The second set of space hardware from NASA’s Ames Research Center is set to
make its trip to the International Space Station (ISS) on the space shuttle
Endeavour this month. Launch currently is scheduled for April 19 from
Florida’s Kennedy Space Center.

This hardware is the last part of a suite of radiation-measuring dosimeters
known as the Passive Dosimeter System (PDS), which will serve as a flexible
and easy-to-use radiation monitor inside the ISS. The PDS, which will be
available for use by any researcher, also will serve as a useful complement
to existing dosimeters used for routine ISS operations. Endeavour will carry
the remaining PDS hardware, which includes 12 Plastic Nuclear Track Detector
Assemblies (PNTDs).

“The PNTDs provide a unique capability to measure the dose of high energy
particles, which can interact with living organisms,” said Robert Jackson,
PDS payload manager at Ames, in California’s Silicon Valley. “Monitoring
radiation exposure is important both to crew health and to future scientific
research on the ISS.”

Each PNTD assembly consists of PNTD stacks and holders. The stacks are thin
sheets of CR 39 polycarbonate plastic with clear Lexan covers for
protection. The CR 39 plastic is similar to material used for some eyeglass
lenses. The stacks are inserted into a Nomex cloth-and-aluminum holder that
attaches to the other type of dosimeters, known as thermoluminescent
detectors, or TLDs. The PNTDs will be co-located with the TLDs during dose
accumulation. The holder keeps the PNTD stacks aligned with each other.

As heavy charged ions pass through the PNTDs, the surface becomes pitted
with tiny craters. After the detectors are returned to Earth, the plastic is
etched to enlarge the craters. After counting the craters, technicians will
analyze their shapes and sizes with a microscope. This information is used
to improve the accuracy of the radiation dose recorded by the other type of
dosimeters and to improve the estimate of the radiation’s biological
effects. The Plastic Nuclear Track Detectors are important in determining
the energy spectrum of the radiation absorbed by the TLDs. ERIL Research
Company, San Rafael, CA provided the PNTDs and will analyze them after they
are returned to Earth on the STS-105 mission later this year.

Understanding the radiation environment on the ISS should help scientists
explain experimental results that otherwise might be unaccounted for. The
radiation measurements can help scientists determine whether a given effect
is due to microgravity, radiation or another factor. The PDS will be part of
NASA’s laboratory support equipment and will be available to life science
investigators from the space station’s international partners.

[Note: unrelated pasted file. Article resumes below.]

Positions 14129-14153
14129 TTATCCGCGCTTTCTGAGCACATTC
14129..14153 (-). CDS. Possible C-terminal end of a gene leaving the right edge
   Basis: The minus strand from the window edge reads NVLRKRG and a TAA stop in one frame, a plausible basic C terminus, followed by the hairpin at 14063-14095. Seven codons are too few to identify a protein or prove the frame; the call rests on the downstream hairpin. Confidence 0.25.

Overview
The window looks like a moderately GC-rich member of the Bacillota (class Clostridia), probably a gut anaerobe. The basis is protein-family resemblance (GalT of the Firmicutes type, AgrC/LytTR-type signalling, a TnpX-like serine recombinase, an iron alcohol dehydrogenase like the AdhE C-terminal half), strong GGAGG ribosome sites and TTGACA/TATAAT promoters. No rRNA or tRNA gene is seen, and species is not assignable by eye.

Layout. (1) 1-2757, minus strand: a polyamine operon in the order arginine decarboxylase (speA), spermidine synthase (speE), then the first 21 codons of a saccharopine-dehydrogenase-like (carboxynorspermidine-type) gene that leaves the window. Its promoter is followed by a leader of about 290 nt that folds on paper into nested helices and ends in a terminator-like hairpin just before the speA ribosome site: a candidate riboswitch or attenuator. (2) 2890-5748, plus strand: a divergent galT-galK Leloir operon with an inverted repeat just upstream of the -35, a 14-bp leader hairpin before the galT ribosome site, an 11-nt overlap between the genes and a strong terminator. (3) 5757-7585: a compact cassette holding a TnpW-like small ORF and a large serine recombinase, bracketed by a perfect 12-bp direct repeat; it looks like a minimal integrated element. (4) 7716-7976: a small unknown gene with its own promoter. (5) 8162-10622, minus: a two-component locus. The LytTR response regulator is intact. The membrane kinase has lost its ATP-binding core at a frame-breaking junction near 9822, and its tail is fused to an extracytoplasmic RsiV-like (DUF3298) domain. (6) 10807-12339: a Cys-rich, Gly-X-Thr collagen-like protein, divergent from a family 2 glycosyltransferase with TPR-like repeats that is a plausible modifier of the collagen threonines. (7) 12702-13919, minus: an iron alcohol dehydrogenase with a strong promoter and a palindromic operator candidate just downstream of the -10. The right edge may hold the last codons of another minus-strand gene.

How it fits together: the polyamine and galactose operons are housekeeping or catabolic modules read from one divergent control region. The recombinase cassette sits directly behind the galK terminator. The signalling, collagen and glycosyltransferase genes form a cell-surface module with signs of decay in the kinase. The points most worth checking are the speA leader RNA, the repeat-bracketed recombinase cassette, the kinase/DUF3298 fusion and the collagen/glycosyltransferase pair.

Space shuttle Discovery carried the first part of the PDS – the TLDs and
electronic reader- to the International Space Station in early March. TLDs
contain calcium sulfate crystals that absorb energy from incident ionizing
radiation. This process steadily increases the energy level of the electrons
in the crystal. After an astronaut aboard the ISS places the dosimeter into
the electronic reader, a component inside the reader heats the crystals.

As they are heated, the crystals emit a glow of light proportional to the
amount of radiation to which they were exposed. A photomultiplier tube in
the reader measures this glow. The reader then stores the measured dose on a
memory card that can be returned to Earth for further analysis. After the
crystals have emitted all the stored energy, they are ready to begin
accumulating another dose and the TLD is ready to be reused. The TLDs will
remain onboard the ISS indefinitely to support a variety of future life
sciences experiments.

The entire Passive Dosimeter System will be used to measure radiation as
part of the DOSMAP experiment, which is being conducted by the NASA Human
Research Facility on the ISS.

Ames has led NASA’s efforts to verify and certify the dosimeters for safety,
and to package them in one of four transport containers, which resemble soft
insulated lunch bags. Three kits, each holding TLDs, a reader and associated
power and data cables, were carried to the ISS on STS-102. The upcoming
mission will take the final kit, which includes 12 PNTDs and 2 memory cards
for the TLD reader.

“The successful use of this suite of radiation monitoring dosimeters will
mark the conclusion of its development and its transition to routine use of
the system to provide radiation measurements for a variety of experiments in
the ISS,” Jackson said.